By Prince Kurupati
At one point, ‘Zimbabwe’ and ‘Mugabe’ became synonymous. Whenever one name was said, the other quickly came to mind. This really was not surprising considering that Mugabe had become the face of Zimbabwe as he had been involved in the country’s politics for far too long starting off as the leader of the opposition during the last days of the colonial era and later on Prime Minister of the newly independent Zimbabwe before becoming the executive President in 1987, a position he held till the time he was forced out of office in November 2017.
The exit of Mugabe from the political scene in November 2017 saw the entrance of another man in the mould of Emmerson Mnangagwa taking the supreme position of the President of Zimbabwe. Since the time Emmerson Mnangagwa was chosen to lead Zimbabwe after the fall of Mugabe, he has gone on to win an election which will see him lead the southern African country for a 5-year term which will end in 2023.
The Zimbabwean Constitution allows a maximum of two terms for anyone aspiring to be a president. This essentially meaning Mnangagwa can be the Zimbabwean president till 2028 if he happens to win the 2023 presidential race. While there is a new face in the presidium in Zimbabwe, a face which may be around till 2028, nothing has really changed in the country both on the political and economic front. Despite there being a new man in charge of the country’s affairs, Zimbabwe still finds itself in deep socio-economic turmoil and political crisis.
Zimbabwe became the first nation in the world to record inflation figures running into millions in 2008. This on its own proves just how dire the economic situation was during that time. A year later, then leader Robert Mugabe was forced to enter into a Government of National Unity with two leading opposition candidates (Morgan Tsvangirai and Arthur Mutambara) to save the country from falling further into the hopelessness abyss. At the advent of the unity government, Zimbabwe adopted a multi-currency system. The system immediately brought some sanity on the economic front but didn’t help much in overturning the country’s economic fortunes. That situation prevailed till Mugabe was ousted from office and Mnangagwa inherited a country that was economically struggling.
The confidence that engulfed the nation as well as the international community soon after the disposal of Mugabe briefly brought some economic joy to the country. However, that was all too short-lived as many in a matter of months began to realize that Mnangagwa just like his predecessor was following the same disastrous economic pathway. The lack of confidence in Mnangagwa’s economic trajectory soon showed on the country’s local bourse, the Zimbabwe Stock Exchange as stocks began to drastically drop. In an effort to save the situation, the Mnangagwa administration began to target some traders accusing them of sabotaging the economy and this did not help matters as it alienated the government and the private sector.
On the black market, which since Zimbabwe’s hyperinflationary days (late 200s) had started operating parallel to the formal economy, the lack of confidence in Mnangagwa’ economic trajectory showed as the country’s local currency (at the time known as the Bond Note) rapidly began to lose value against the greenback. The Bond Note’s rapid loss of value made the salaries of workers worthless. The government itself felt the effects of the Bond Notes’ loss of value leading several government departments to increase the prices of their services and products. Surprising, the government did not see it fit nor prudent to adjust the salaries upwards to commensurate with the rising prices of commodities. This paved the way for many social problems as protests, demonstrations, and stay always became the order of the day.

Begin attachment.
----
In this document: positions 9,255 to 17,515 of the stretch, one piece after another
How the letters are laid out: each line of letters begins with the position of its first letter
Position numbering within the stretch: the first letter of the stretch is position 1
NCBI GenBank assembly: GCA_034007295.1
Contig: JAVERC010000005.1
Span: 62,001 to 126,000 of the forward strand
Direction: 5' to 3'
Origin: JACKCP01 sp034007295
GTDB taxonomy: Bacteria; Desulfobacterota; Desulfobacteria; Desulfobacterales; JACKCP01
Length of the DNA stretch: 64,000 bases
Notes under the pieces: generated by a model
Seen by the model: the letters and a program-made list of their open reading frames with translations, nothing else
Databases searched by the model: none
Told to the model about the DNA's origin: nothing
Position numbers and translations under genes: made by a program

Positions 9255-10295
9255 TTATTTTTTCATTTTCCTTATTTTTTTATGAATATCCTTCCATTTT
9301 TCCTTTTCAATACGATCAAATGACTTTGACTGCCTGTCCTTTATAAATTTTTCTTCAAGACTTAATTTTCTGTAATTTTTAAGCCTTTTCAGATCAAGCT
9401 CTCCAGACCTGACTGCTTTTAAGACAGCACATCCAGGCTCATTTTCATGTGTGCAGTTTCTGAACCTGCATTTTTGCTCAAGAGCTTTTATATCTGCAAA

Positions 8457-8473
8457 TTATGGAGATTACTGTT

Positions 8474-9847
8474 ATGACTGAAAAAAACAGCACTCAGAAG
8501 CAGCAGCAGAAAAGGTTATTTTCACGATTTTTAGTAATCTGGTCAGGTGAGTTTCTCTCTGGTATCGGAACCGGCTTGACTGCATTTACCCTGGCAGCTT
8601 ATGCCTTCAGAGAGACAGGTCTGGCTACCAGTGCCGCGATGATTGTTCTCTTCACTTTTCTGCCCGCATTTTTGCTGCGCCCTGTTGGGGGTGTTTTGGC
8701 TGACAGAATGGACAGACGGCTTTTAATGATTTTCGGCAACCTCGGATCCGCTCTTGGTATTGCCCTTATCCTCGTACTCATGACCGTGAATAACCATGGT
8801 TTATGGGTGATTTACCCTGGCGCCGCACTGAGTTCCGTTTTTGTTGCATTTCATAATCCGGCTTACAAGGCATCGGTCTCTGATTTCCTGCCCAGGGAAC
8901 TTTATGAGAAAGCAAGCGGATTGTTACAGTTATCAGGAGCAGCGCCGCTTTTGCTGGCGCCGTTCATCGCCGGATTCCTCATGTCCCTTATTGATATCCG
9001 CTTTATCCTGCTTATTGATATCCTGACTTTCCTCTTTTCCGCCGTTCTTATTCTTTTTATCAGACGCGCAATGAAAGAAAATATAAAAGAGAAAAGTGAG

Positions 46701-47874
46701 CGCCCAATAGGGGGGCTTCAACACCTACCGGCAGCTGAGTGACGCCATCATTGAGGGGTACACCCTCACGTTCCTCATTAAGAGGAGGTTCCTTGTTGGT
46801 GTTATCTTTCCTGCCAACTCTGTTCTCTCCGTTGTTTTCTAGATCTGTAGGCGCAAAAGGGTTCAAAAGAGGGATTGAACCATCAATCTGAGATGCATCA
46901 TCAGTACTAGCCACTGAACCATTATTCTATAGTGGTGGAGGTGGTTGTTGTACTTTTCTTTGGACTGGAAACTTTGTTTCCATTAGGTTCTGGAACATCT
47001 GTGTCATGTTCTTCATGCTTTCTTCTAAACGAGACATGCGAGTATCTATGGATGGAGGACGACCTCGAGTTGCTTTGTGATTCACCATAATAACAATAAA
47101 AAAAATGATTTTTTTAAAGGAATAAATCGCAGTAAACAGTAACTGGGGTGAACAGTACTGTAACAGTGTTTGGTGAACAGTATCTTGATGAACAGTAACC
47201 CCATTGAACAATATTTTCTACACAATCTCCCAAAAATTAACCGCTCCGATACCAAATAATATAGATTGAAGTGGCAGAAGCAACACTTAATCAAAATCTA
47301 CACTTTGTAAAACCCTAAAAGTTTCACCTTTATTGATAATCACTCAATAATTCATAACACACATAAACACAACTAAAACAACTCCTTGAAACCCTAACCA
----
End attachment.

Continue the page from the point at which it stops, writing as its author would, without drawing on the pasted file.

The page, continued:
After realizing that the country was heading towards a disastrous outcome, Mnangagwa decided to solve the problem by reverting back to the decision taken at the advent of the government of national unity that is, adopt a multi-currency system. The hope here being that people could freely use whatever currency they so wish to conduct any transaction they so wish. While this problem certainly eased the liquidity problem as well as allowing citizens to conduct their business more freely without checking their shoulders for law enforcement officers, it created another problem. Commercial outlets started to favour transacting in foreign currency over the local currency citing high volatility on the part of the local currency. Customers thus were now expected to use foreign currency – herein however lays the challenge, the government and other private sector workers were still paying their workers in the local currency. To get the foreign currency required to purchase goods and commodities in commercial outlets, they had to exchange the local currency for the foreign currency on the black market which was charging exorbitant rates. In trying to solve one challenge, Mnangagwa therefore created another.
Some challenges that Mnangagwa is currently facing most notably social problems talk of extreme government criticism and demonstrations have been ushered in by the lackadaisical approach that Mnangagwa has been taking in addressing graft cases. When Mnangagwa assumed office, he stated that there were some ‘criminal elements’ surrounding then President Robert Mugabe. He thus promised to flush out these criminal elements so as to allow the country to function more efficiently and effectively. With many people pinning their hopes on Mnangagwa to arrest some top government officials who for so long had been accused of corruption, the so-called ‘criminal elements’ were only arrested, detained and after a few days in remand prison released on bail. Their court cases would drag on and on and some are still going to this day. No convictions on any top government officials have been effected. This has frustrated many who now claim that Mnangagwa’s declaration to arrest all those implicated in corruption cases is just a façade and the few arrests made (albeit with no convictions) is just a ploy to hoodwink the masses.